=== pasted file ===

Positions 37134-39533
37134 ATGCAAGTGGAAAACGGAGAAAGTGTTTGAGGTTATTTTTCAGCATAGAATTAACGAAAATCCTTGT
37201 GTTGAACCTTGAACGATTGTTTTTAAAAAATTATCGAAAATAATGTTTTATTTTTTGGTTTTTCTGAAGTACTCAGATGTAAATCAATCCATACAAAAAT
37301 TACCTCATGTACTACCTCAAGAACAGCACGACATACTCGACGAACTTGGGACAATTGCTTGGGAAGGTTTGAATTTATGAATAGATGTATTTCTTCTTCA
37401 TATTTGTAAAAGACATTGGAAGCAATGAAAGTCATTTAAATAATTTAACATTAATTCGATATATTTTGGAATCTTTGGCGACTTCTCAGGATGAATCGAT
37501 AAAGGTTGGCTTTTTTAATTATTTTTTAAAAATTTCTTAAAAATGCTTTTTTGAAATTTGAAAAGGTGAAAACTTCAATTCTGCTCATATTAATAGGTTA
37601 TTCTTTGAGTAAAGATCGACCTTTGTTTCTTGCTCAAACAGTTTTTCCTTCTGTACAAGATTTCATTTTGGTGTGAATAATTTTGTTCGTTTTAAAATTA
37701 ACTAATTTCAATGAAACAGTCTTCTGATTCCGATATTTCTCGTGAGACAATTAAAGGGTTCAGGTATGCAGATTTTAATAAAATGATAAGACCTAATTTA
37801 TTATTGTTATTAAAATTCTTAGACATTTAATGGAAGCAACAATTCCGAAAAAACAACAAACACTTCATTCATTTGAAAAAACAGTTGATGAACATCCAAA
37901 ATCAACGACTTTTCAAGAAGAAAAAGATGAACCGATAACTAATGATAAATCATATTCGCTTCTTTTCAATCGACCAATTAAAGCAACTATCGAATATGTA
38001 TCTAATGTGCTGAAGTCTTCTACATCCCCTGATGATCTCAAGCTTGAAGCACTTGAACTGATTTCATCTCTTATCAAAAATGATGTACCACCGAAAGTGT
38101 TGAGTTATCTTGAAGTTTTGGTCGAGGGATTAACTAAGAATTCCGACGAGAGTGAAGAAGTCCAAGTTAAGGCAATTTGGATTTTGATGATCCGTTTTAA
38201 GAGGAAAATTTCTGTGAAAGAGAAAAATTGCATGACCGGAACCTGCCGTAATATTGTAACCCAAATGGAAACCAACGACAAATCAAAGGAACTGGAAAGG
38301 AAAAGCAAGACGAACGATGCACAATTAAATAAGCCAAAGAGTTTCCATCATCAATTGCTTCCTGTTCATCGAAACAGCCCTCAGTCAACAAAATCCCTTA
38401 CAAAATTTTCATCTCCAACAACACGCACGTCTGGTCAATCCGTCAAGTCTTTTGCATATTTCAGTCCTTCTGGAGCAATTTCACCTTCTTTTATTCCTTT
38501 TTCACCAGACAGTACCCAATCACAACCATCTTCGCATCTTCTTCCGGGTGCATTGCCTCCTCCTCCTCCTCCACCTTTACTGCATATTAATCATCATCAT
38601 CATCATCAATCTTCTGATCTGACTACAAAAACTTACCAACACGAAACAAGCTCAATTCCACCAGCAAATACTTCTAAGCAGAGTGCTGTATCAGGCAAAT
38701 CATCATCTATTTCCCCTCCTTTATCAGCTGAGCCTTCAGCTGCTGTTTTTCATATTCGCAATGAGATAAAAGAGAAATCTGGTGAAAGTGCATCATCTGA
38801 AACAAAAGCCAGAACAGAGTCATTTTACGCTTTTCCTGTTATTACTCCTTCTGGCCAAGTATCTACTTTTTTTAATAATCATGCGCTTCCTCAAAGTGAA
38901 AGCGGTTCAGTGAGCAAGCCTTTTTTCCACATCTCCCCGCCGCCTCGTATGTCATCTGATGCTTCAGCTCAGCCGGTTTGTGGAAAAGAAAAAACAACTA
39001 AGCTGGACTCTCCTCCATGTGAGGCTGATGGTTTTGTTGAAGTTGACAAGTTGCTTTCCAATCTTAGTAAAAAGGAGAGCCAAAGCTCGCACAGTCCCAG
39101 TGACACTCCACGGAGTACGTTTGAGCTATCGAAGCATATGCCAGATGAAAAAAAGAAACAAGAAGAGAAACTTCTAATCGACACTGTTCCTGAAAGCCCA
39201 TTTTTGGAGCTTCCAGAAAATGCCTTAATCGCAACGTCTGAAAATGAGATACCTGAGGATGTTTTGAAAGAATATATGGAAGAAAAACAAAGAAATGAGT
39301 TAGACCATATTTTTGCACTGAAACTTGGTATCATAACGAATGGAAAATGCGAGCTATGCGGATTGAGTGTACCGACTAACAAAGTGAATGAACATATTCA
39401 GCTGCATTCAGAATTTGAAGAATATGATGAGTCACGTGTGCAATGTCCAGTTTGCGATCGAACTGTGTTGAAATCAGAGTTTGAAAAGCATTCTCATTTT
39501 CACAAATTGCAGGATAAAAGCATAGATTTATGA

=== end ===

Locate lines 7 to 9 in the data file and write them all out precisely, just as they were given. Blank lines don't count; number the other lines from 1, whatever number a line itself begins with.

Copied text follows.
37601 TTCTTTGAGTAAAGATCGACCTTTGTTTCTTGCTCAAACAGTTTTTCCTTCTGTACAAGATTTCATTTTGGTGTGAATAATTTTGTTCGTTTTAAAATTA
37701 ACTAATTTCAATGAAACAGTCTTCTGATTCCGATATTTCTCGTGAGACAATTAAAGGGTTCAGGTATGCAGATTTTAATAAAATGATAAGACCTAATTTA
37801 TTATTGTTATTAAAATTCTTAGACATTTAATGGAAGCAACAATTCCGAAAAAACAACAAACACTTCATTCATTTGAAAAAACAGTTGATGAACATCCAAA